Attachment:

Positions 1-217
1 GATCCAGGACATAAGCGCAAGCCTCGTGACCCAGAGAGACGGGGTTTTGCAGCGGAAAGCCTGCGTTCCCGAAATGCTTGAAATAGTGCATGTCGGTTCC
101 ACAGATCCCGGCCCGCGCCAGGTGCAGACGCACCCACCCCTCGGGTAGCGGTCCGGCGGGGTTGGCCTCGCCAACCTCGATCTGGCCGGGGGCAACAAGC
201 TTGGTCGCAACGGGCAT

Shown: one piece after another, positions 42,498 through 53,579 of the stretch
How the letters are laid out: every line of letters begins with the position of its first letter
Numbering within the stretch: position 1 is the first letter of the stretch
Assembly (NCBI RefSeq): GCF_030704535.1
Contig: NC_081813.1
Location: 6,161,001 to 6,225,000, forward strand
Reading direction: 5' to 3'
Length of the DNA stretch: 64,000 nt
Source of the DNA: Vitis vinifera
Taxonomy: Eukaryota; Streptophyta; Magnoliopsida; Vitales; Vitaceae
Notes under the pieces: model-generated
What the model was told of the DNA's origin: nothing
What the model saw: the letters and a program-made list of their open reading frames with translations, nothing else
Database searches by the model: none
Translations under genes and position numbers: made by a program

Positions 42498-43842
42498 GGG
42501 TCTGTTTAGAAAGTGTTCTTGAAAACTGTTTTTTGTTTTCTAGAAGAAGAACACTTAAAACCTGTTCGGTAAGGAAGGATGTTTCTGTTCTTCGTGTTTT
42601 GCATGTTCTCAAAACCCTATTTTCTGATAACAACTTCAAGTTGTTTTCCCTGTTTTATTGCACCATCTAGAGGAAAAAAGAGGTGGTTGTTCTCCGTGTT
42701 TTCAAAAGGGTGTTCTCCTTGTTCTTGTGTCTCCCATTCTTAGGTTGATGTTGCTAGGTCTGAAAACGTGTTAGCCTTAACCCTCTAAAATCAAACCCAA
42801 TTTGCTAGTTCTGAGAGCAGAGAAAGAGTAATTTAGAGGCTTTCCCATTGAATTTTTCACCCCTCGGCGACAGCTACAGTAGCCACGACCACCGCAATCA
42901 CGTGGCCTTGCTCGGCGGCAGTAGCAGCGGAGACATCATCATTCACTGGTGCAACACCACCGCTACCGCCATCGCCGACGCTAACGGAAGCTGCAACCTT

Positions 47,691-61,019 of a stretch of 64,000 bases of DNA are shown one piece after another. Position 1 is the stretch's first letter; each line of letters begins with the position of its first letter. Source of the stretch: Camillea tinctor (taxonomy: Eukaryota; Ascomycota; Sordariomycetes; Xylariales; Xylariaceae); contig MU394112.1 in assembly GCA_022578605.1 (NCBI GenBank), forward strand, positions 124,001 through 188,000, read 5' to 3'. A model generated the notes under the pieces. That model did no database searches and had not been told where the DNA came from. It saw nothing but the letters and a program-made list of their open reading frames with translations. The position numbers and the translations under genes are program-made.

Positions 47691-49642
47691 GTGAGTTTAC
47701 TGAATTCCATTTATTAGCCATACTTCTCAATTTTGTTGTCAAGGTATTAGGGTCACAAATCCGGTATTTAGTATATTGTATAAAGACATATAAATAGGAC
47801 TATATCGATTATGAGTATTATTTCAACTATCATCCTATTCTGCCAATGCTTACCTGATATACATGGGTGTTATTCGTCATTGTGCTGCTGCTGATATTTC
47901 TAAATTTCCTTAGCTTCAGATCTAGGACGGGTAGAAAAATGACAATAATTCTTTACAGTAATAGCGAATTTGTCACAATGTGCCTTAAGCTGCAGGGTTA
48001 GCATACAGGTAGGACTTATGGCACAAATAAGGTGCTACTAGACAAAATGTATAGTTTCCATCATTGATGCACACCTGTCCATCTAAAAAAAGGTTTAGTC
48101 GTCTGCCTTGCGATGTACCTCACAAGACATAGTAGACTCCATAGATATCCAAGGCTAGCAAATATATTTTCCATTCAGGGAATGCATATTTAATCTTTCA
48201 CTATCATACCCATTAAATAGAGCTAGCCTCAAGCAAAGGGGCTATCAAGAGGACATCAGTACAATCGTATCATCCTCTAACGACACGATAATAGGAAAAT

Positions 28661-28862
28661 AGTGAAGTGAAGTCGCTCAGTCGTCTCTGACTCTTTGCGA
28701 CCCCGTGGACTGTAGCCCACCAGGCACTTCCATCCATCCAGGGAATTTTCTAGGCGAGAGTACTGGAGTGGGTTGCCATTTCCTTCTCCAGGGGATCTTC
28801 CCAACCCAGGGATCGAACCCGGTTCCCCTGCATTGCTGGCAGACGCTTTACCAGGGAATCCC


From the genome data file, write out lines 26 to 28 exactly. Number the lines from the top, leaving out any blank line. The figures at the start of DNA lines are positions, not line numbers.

42901 CGTGGCCTTGCTCGGCGGCAGTAGCAGCGGAGACATCATCATTCACTGGTGCAACACCACCGCTACCGCCATCGCCGACGCTAACGGAAGCTGCAACCTT

Positions 47,691-61,019 of a stretch of 64,000 bases of DNA are shown one piece after another. Position 1 is the stretch's first letter; each line of letters begins with the position of its first letter. Source of the stretch: Camillea tinctor (taxonomy: Eukaryota; Ascomycota; Sordariomycetes; Xylariales; Xylariaceae); contig MU394112.1 in assembly GCA_022578605.1 (NCBI GenBank), forward strand, positions 124,001 through 188,000, read 5' to 3'. A model generated the notes under the pieces. That model did no database searches and had not been told where the DNA came from. It saw nothing but the letters and a program-made list of their open reading frames with translations. The position numbers and the translations under genes are program-made.

Positions 47691-49642